membership in criminal gangs and other organizations covered under paragraph 8.b. Signs could also include possession of literature associated with such gangs or organizations, or with related ideology, doctrine, or causes. While mere membership or possession of literature normally is not prohibited, it may merit further investigation and possibly counseling to emphasize the importance of adherence to the Department’s values and to ensure that the Service member understands what activities are prohibited.

According to the directive, a service member does not have to be using direct hate speech or be an active member of an extremist group in order to warrant a command action, but merely be ‘in the orbit’ of such speech or behavior. I’d argue, given the vitriolic comments to my infidel post and the ease in which you can find extremist views just beneath the surface of a Google search for ‘major league infidel,’ that displaying these things just might warrant command action.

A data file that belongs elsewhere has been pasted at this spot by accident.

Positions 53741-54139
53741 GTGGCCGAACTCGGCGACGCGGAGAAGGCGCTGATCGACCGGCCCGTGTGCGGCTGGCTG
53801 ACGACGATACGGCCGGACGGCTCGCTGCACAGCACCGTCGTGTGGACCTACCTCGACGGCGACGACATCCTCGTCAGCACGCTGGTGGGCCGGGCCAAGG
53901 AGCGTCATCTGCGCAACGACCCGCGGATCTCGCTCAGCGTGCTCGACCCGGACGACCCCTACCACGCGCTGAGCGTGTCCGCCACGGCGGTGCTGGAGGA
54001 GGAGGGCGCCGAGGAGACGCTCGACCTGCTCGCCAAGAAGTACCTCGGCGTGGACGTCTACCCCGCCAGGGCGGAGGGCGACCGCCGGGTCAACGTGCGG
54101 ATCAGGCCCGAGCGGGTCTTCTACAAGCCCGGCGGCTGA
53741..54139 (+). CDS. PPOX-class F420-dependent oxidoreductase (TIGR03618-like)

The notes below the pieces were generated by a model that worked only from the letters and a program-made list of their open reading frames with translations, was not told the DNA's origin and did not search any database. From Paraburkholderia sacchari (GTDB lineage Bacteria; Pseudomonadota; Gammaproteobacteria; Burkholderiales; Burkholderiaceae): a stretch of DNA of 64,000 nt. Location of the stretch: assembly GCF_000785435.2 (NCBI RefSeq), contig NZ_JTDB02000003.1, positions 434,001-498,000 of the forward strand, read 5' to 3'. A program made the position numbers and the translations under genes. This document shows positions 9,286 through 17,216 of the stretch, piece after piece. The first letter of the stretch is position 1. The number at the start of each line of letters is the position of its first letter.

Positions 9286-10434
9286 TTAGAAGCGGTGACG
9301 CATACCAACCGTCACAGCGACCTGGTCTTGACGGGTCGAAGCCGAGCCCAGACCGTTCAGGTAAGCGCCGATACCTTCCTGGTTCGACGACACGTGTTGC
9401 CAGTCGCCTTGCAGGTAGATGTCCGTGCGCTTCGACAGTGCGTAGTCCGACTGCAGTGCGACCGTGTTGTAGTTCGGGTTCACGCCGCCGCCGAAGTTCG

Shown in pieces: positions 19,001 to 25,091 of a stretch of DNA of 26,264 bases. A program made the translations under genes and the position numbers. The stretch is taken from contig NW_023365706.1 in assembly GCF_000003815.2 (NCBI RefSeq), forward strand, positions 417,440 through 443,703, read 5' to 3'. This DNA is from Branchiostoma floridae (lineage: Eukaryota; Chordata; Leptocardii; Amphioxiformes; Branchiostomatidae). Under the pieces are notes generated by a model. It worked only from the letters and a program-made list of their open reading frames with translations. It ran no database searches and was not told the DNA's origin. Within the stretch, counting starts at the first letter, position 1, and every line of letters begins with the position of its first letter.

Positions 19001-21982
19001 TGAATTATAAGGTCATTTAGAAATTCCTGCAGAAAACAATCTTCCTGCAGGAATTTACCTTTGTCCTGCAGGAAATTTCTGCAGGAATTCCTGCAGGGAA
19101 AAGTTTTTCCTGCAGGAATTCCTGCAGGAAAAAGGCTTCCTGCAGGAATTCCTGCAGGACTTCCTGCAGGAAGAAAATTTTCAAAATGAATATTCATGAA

While free speech for service members is protected, hate speech or extremist views are not.

To quote Army Pamphlet 600-15, Extremist Activities, “Our soldiers do not live in a vacuum.” Individual soldiers have a responsibility to understand the things that they do and the potential consequences, on and off duty.

I do not think that everyone that slaps an infidel bumper sticker on their car is an extremist or holds extremist views. But I know some of them do. It’s evidenced right here on this blog, by those who said as much in the comments. While soldiers have a responsibility to know what they’re getting themselves into when they start marketing an idea on their body or property, commanders have a responsibility to remind their soldiers that we are a military with values, and that extremist behavior is not compatible with those values. Additionally, given DoD Directive 1325.06, commanders have the authority to lean in if they suspect a soldier of being in the orbit of extremist activity. The way that the term ‘infidel’ is slung around, there is a good argument that brandishing it puts a person in that orbit.

Lastly, the thing that really bothers me about this theme is how it looks like it will endure longer than the actual wars in Iraq and Afghanistan. It’s a brand, an image. They sell ‘infidel’ shirts at the PX. What value is their as self-identifying as an ‘infidel’ if you go fight in some other war? It’s troubling to me, because a soldier should not be self-identifying as anything but a soldier (or marine, airman, what have you).

Enjoy these posts? Follow me on Twitter and sign up for the monthly newsletter.